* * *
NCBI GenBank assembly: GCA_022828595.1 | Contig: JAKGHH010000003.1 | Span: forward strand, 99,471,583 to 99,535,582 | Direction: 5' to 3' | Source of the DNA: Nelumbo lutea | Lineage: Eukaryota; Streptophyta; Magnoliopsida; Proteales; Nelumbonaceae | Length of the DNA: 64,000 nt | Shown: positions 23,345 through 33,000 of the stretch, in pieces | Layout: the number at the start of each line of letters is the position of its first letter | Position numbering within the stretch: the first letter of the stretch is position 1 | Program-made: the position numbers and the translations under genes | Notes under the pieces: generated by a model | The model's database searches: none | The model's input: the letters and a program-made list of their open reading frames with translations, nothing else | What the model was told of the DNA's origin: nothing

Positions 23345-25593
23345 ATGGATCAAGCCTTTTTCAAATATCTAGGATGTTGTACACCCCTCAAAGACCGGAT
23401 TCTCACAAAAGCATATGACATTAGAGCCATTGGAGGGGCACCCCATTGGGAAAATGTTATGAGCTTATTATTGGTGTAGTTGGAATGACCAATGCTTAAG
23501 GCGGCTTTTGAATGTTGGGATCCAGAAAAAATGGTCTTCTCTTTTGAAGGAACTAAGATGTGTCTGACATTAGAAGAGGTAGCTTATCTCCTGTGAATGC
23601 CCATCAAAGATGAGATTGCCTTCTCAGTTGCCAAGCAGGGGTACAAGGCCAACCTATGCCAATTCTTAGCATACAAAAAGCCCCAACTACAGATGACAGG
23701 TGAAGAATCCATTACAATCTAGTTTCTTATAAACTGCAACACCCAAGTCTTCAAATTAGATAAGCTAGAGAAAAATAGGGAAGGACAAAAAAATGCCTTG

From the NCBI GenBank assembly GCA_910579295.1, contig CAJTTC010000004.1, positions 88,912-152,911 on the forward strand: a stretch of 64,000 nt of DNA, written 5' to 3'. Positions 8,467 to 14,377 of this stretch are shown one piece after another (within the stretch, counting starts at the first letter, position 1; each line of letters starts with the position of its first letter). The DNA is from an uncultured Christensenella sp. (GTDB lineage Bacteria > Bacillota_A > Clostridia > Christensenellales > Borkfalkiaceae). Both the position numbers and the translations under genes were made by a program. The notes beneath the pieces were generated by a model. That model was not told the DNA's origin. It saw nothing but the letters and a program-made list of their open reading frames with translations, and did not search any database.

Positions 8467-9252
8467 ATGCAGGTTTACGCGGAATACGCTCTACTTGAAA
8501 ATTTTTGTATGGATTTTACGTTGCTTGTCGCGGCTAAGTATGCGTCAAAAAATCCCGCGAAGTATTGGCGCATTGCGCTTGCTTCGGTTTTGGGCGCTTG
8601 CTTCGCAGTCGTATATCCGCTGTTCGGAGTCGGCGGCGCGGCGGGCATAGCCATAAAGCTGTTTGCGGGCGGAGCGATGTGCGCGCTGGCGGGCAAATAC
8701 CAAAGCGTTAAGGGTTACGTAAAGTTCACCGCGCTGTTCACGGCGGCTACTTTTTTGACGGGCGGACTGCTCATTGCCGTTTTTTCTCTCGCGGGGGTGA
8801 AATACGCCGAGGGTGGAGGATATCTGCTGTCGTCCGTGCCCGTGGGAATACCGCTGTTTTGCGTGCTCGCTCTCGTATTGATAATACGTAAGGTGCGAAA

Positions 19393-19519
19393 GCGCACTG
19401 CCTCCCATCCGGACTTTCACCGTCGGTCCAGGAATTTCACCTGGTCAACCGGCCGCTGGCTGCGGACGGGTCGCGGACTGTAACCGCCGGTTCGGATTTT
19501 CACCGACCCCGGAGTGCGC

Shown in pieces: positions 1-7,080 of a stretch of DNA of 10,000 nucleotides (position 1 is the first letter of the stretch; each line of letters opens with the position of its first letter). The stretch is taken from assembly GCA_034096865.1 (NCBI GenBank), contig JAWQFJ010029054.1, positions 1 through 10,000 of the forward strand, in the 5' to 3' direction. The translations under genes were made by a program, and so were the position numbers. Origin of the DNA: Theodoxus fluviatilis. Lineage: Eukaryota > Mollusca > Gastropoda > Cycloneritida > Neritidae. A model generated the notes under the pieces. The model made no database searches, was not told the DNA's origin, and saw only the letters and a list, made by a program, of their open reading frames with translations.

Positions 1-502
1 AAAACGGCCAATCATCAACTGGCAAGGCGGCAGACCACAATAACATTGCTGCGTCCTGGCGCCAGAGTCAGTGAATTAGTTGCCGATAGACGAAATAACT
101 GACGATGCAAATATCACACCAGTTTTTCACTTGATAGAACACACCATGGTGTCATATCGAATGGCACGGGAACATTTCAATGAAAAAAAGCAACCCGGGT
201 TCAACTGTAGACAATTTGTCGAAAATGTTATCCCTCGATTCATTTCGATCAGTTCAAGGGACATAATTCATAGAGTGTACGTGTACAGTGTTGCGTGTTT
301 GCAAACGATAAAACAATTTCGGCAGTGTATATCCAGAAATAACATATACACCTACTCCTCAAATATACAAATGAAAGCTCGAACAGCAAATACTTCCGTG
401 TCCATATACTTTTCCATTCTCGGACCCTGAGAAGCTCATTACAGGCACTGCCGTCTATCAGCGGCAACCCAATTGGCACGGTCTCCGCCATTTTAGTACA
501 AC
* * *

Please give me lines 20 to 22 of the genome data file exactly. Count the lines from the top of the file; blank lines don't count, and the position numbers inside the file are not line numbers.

Positions 1-502
1 AAAACGGCCAATCATCAACTGGCAAGGCGGCAGACCACAATAACATTGCTGCGTCCTGGCGCCAGAGTCAGTGAATTAGTTGCCGATAGACGAAATAACT
101 GACGATGCAAATATCACACCAGTTTTTCACTTGATAGAACACACCATGGTGTCATATCGAATGGCACGGGAACATTTCAATGAAAAAAAGCAACCCGGGT